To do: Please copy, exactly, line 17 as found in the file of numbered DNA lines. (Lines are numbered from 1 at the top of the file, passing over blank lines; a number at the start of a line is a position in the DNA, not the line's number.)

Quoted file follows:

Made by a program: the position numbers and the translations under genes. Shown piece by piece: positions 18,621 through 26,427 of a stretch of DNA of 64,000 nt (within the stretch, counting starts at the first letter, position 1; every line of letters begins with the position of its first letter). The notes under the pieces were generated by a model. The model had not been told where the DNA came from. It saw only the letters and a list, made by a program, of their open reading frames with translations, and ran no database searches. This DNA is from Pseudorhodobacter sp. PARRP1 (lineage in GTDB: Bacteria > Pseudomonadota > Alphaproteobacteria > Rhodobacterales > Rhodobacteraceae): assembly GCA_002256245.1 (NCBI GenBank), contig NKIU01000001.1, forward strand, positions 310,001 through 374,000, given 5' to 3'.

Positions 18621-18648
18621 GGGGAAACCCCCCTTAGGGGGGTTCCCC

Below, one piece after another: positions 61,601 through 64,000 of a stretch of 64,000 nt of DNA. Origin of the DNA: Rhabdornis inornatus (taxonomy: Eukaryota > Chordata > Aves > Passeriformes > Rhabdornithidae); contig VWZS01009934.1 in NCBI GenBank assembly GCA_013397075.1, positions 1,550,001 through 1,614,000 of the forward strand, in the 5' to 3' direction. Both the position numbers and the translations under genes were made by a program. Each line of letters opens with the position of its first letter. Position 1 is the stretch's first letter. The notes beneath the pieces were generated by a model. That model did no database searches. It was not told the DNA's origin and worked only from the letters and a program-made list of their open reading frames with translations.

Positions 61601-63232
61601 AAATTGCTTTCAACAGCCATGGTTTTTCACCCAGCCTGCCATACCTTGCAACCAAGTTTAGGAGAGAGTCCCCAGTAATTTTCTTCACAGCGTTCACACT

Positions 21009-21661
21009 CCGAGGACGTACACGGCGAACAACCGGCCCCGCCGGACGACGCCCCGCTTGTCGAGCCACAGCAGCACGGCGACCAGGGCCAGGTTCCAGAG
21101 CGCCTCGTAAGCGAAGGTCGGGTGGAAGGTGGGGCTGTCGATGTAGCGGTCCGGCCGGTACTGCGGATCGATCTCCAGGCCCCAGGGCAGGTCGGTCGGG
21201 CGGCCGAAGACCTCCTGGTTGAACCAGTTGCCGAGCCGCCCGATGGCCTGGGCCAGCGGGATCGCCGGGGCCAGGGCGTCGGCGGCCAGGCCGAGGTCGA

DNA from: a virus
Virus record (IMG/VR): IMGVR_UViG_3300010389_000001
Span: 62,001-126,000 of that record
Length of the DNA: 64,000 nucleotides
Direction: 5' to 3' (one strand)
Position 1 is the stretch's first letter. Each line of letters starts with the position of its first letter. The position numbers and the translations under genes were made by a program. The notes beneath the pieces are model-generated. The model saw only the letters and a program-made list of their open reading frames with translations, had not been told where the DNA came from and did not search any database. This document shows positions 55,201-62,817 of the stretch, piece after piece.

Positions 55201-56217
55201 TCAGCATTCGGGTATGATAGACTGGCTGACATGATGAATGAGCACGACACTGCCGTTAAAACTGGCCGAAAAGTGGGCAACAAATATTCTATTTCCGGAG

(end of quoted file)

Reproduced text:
Positions 55201-56217